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Heaps Chapter 10 has several programming projects, including a project that uses heaps. This presentation shows you what a heap is, and demonstrates two of the important heap algorithms. This chapter also takes a look at B-trees Data Structures and Other Objects Using Java Heaps A heap is a certain kind of complete binary tree. Heaps Root A heap is a certain kind of complete binary tree. When a complete binary tree is built, its first node must be the root. Heaps Left child Complete of the binary tree. root The second node is always the left child of the root. Heaps Right child Complete of the binary tree. root The third node is always the right child of the root. Heaps Complete binary tree. The next nodes always fill the next level from left-to-right. Heaps Complete binary tree. The next nodes always fill the next level from left-to-right. Heaps Complete binary tree. The next nodes always fill the next level from left-to-right. Heaps Complete binary tree. The next nodes always fill the next level from left-to-right. Heaps Complete binary tree. Heaps 45 A heap is a certain kind 35 23 of complete binary tree. 27 21 22 4 19 Each node in a heap contains a key that can be compared to other nodes' keys. Heaps 45 A heap is a certain kind 35 23 of complete binary tree. 27 21 22 4 19 The "heap property" requires that each node's key is >= the keys of its children Adding a Node to a Heap 45 ¶ Put the new node in the next available spot. 35 23 Push the new node upward, swapping with its parent until the new 27 21 22 4 node reaches an acceptable location. 19 42 Adding a Node to a Heap 45 ¶ Put the new node in the next available spot. 35 23 Push the new node upward, swapping with its parent until the new 42 21 22 4 node reaches an acceptable location. 19 27 Adding a Node to a Heap 45 ¶ Put the new node in the next available spot. 42 23 Push the new node upward, swapping with its parent until the new 35 21 22 4 node reaches an acceptable location. 19 27 Adding a Node to a Heap 45 The parent has a key that is >= new node, or 42 23 The node reaches the root. The process of pushing 35 21 22 4 the new node upward is called 19 27 reheapification upward. Removing the Top of a Heap 45 ¶ Move the last node onto the root. 42 23 35 21 22 4 19 27 Removing the Top of a Heap 27 ¶ Move the last node onto the root. 42 23 35 21 22 4 19 Removing the Top of a Heap 27 ¶ Move the last node onto the root. 42 23 Push the out-of-place node downward, swapping with its larger 35 21 22 4 child until the new node reaches an acceptable 19 location. Removing the Top of a Heap 42 ¶ Move the last node onto the root. 27 23 Push the out-of-place node downward, swapping with its larger 35 21 22 4 child until the new node reaches an acceptable 19 location. Removing the Top of a Heap 42 ¶ Move the last node onto the root. 35 23 Push the out-of-place node downward, swapping with its larger 27 21 22 4 child until the new node reaches an acceptable 19 location. Removing the Top of a Heap 42 The children all have keys <= the out-of-place 35 23 node, or The node reaches the leaf. 27 21 22 4 The process of pushing the new node 19 downward is called reheapification downward. Implementing a Heap 42 We will store the data from the 35 23 nodes in a partially-filled 27 21 array. An array of data Implementing a Heap 42 Data from the root goes in the 35 23 first location 27 21 of the array. 42 An array of data Implementing a Heap 42 Data from the next row goes in the 35 23 next two array locations. 27 21 42 35 23 An array of data Implementing a Heap 42 Data from the next row goes in the 35 23 next two array locations. 27 21 42 35 23 27 21 An array of data Implementing a Heap 42 Data from the next row goes in the 35 23 next two array locations. 27 21 42 35 23 27 21 An array of data We don't care what's in this part of the array. Important Points about the Implementation 42 The links between the tree's nodes are not actually stored as 35 23 pointers, or in any other way. The only way we "know" that "the array is a tree" is from the 27 21 way we manipulate the data. 42 35 23 27 21 An array of data Important Points about the Implementation 42 If you know the index of a node, then it is easy to figure 35 23 out the indexes of that node's parent and children. Formulas are given in the book. 27 21 42 35 23 27 21 [0] [1] [2] [3] [4] Summary A heap is a complete binary tree, where the entry at each node is greater than or equal to the entries in its children. To add an entry to a heap, place the new entry at the next available spot, and perform a reheapification upward. To remove the biggest entry, move the last node onto the root, and perform a reheapification downward. Depth of a binary search tree The first tree has a large depth that would not have to be if it was like the more balanced second tree Count 1 6 5 Count 1 4 100 3 100 1 6 150 1 4 6 150 2 5 2 4 6 4 Count 2 3 Count 2 B-trees Problem of Unbalanced Trees Solutions Allinvolve trees whose depth remains small Could balance trees periodically AVL trees Red-Black Trees We’ll look at B-trees B-Tree Rules Depends on a positive constant integer called MINIMUM Rule 1: The root may have as few as one element (or none if no children) ; every other node has at least MINIMUM elements Rule 2: The maximum number of elements in a node is twice the value of MINIMUM More rules about B-tree Rule 3: The elements of each B-tree node are stored in a partially filled array, sorted from the smallest element (at index 0) to the largest element (at the final position of the array) Rule 4: The number of subtrees below node depends on how many elements are in a node: always one more Subtrees below a B-tree node Rule 5: For any non-leaf node An element at index i is greater than all the elements in subtree number i of the node An element at index i is less than all the elements in subtree number i+1 of the node A B-tree is balanced Rule 6: Every leaf in a B-tree has the same depth Sample B-tree 6 2 and 4 9 1 3 5 7 and 8 10 Every child of the root node is also the root node of a smaller B-tree Non-leaf node with two elements 93 and 107 Subtree 0 Subtree 1 Subtree 2 Searching for a number Subset [0] dataCount =1 childCount=2 6 Subset[1] 2 and 4 9 1 3 5 7 and 8 10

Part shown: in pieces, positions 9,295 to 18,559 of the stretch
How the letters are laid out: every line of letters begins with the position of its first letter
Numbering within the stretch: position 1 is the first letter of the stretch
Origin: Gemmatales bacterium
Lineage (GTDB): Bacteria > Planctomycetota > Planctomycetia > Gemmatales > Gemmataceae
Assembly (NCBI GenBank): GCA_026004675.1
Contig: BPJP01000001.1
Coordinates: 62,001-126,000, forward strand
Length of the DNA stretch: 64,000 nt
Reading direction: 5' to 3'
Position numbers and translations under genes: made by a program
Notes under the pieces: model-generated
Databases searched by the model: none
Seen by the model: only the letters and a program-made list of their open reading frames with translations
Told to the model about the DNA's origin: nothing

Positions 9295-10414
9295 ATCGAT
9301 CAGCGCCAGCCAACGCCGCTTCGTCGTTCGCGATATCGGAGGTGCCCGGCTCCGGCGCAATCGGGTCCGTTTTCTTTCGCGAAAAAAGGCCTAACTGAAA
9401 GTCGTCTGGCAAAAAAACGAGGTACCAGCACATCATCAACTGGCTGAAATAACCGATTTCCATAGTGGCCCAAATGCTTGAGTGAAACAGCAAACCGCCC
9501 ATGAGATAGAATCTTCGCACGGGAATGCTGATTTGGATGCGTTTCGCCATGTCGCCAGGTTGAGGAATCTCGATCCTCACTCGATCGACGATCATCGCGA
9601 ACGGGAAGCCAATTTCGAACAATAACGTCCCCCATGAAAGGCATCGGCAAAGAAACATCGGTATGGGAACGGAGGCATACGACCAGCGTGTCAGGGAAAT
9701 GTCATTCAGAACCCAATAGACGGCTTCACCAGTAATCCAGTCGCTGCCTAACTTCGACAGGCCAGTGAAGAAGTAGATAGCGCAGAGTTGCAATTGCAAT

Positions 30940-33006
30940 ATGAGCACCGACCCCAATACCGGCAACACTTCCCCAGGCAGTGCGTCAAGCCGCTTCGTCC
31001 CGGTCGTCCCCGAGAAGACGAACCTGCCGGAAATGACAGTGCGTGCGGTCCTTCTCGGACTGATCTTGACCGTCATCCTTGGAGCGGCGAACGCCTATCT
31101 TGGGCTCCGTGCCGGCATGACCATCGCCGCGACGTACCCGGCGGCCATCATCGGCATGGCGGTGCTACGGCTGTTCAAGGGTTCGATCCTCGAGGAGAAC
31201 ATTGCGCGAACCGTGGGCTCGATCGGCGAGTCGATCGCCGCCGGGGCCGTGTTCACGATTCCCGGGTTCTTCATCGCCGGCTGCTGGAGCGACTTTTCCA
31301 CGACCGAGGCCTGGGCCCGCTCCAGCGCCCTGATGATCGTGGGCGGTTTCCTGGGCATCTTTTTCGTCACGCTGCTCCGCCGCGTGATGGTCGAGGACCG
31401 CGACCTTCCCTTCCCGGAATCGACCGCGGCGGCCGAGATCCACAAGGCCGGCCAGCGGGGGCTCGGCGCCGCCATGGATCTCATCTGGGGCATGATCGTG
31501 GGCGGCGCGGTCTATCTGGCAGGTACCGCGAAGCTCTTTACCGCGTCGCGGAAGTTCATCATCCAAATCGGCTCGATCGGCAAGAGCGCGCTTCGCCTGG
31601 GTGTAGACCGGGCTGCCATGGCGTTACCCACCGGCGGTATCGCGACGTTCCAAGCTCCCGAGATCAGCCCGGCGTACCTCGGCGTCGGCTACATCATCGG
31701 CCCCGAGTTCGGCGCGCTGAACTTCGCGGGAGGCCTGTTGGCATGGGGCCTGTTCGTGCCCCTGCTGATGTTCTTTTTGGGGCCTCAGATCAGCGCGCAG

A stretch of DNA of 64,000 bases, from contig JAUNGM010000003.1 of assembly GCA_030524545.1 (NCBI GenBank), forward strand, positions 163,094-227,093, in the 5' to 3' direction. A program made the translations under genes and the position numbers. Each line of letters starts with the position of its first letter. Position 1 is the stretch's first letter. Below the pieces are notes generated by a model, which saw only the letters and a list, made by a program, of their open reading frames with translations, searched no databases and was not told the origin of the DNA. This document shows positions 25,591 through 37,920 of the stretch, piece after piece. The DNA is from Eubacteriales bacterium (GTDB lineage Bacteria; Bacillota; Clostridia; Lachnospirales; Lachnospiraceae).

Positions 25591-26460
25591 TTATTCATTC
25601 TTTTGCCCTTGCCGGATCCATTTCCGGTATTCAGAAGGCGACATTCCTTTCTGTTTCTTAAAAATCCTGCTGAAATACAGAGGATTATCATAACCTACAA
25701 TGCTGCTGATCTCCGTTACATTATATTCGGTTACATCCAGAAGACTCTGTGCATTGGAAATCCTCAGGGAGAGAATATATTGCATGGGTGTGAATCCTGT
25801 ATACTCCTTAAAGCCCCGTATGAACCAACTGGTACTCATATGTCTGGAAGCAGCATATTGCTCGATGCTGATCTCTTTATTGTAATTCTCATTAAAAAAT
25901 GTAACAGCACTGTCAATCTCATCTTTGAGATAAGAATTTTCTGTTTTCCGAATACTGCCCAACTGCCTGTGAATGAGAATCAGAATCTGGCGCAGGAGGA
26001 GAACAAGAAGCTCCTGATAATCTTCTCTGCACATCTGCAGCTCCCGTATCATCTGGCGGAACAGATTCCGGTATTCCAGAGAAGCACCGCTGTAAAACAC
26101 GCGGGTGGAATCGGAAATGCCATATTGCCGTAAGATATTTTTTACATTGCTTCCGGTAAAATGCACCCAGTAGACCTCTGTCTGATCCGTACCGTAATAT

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posted: | 11/25/2011 |

language: | English |